It’s sugaring season folks.
Just about this time of year we head north east and volunteer at a friends maple syrup farm. Our job is to boil down the syrup and pour it over trays of fresh snow so visitors to the farm can twirl the cooling Maple Taffy around sticks n pop it into their mouths, it’s a sticky job but someone’s got to do it.
Go visit a local sugar bush and see where that golden goodness comes from, yup it does grow on trees!
Maple Buttermilk Pie
– you can use any baked pie crust you like but this one’s got a nice nutty quality and somehow manages to leave me with less guilt over eating that second slice, ha.
Flaky Rye Pie Dough
- 75 g / v. scant 2/3 cup rye flour
- 175g / 1 1/2 cups unbleached all-purpose flour
- 1/4 teaspoon fine grain sea salt
- 8 oz / 1 cup salted butter (or lard)
- 1/4 – 1/3 cup / 60 – 80 ml cold water or beer
Preheat your oven to 375F / 190C, with a rack in the bottom third.
Mix the dry ingredients together, then add to the butter and crumble it up between your fingers till the texture is pea sized balls. It’s those pockets of fat melting between the layers of flour that give a crust it’s flakiness. if the balls are too small you will end up with hard pressed layers, nobody likes a tough crust! Add your liquid teaspoon by teaspoon till the mixture starts to gently hold together then fold & roll on a lightly floured surface just 2 or 3 times. If you are having troubles with your dough sticking and getting gummy pop it in the fridge for a bit. Cool dough is much easier to work with.
This makes enough crust for one double crust pie, or two single crust pies.
-here’s a tip…put some parchment paper under your pastry before rolling, then its super easy to grab the paper and fold your rolled circle into quarters. Lift that quarter up and into the pan and unfold. easy peasy!
Line a 9-inch / 23-cm pie plate with the pie dough. Guide it into place without stretching. You want about an inch of dough extending past the rim of the pie plate, trim a bit with scissors or a sharp knife if needed. Working around the rim, tuck the overhanging dough under itself, and crimp with a fork or flute using your fingers (see picture up above). Prick the crust a few times with the tines of a fork, then place in the refrigerator (for at least 10 minutes), while you make the filling.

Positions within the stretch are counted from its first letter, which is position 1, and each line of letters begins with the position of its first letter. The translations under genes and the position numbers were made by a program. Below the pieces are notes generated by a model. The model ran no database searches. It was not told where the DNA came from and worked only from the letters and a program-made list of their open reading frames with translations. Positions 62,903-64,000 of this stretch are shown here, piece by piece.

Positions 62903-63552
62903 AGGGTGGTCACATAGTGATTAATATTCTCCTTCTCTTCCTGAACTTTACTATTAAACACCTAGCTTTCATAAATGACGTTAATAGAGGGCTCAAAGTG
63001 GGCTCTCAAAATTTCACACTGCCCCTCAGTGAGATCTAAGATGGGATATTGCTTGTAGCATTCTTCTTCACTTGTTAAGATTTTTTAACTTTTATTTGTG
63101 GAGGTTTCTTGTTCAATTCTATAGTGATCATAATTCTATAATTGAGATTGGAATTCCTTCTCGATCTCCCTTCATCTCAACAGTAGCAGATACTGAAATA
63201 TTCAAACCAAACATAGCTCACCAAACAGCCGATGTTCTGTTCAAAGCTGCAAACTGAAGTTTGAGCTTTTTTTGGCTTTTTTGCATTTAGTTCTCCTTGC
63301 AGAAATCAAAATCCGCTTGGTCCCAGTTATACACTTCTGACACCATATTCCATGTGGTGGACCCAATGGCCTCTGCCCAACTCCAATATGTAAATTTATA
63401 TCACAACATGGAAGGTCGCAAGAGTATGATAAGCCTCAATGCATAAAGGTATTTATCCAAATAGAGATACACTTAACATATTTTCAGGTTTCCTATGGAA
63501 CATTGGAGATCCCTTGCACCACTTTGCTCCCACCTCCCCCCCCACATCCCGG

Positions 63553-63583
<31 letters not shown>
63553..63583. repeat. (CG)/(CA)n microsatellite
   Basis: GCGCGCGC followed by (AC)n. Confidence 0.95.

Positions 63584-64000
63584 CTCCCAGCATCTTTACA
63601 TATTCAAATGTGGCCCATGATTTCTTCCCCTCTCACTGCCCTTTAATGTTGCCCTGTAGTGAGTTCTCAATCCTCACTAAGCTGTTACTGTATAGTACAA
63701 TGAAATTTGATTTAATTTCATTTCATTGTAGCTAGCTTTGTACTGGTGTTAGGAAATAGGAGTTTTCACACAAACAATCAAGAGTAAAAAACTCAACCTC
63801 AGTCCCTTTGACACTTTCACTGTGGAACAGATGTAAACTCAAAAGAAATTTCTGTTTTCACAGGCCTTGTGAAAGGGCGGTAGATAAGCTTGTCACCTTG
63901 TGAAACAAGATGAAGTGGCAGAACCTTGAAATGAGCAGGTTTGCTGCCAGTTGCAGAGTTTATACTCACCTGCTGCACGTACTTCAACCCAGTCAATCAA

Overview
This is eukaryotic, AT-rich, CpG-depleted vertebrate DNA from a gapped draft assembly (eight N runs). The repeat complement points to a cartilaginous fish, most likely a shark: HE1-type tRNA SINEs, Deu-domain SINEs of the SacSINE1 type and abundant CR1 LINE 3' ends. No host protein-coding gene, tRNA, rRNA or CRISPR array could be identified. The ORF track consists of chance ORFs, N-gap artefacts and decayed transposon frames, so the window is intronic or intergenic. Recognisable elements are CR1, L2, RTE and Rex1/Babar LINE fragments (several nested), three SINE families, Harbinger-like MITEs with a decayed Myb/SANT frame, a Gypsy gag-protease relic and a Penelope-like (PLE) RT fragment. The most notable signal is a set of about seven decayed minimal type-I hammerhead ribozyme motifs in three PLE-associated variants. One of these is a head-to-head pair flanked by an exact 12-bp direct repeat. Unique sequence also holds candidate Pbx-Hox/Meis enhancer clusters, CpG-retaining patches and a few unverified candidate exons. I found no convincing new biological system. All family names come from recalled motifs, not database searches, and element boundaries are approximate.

Now for the goodstuff!
Maple Buttermilk Filling
- zest of one lemon
- 2 tablespoons brown sugar
- 6 egg yolks
- 1/4 cup flour
- 2/3 cup maple syrup (pref. the stuff you just bought at the farm)
- 2 cups buttermilk (no buttermilk, no problem)
- 1 teaspoon vanilla extract
- 1/2 teaspoon fine grain sea salt (unless you love the zippy tang of salt like I do, then toss in some maldon)
- Large grain sugar, for sprinkling
To make the filling, combine the lemon zest, brown sugar, egg yolks, and flour in a medium bowl. Whisk until the flour is lump free. Gradually add the maple syrup, stirring. Then the buttermilk, vanilla, and sea salt.
Back to the pie crust!
You need to pre-bake the empty pie shell. Make sure you prick the bottom of the dough with a fork to keep it from shrinking while you cook it. No one is ever going to see this once the filling is in so go wild.
Bake the empty shell until lightly golden, about 20 minutes. Have a look at your top edges, if they are getting a little brown you can make a little guard for them using some scrunched up tinfoil draped around the edge. It will deflect some of the heat of the parts closer to the top of your element so the whole crust cooks up even. Continue baking for another 10 minutes, until golden.
Important: Dial the oven down to 325F / 165C.
Let the pie shell cool completely. Place on a baking sheet, and fill with about 2/3 of the maple-buttermilk filling. Move into the oven, and quickly, but carefully, pour the rest of the filling into the pie crust. Bake until the filling is set, about an hour. Gently remove from the oven, sprinkle with a bit of large grain sugar, and cool on a rack. The cooler the pie is, the cleaner it will slice.
yup, you guessed it, another wonderful recipe from 101 cookbooks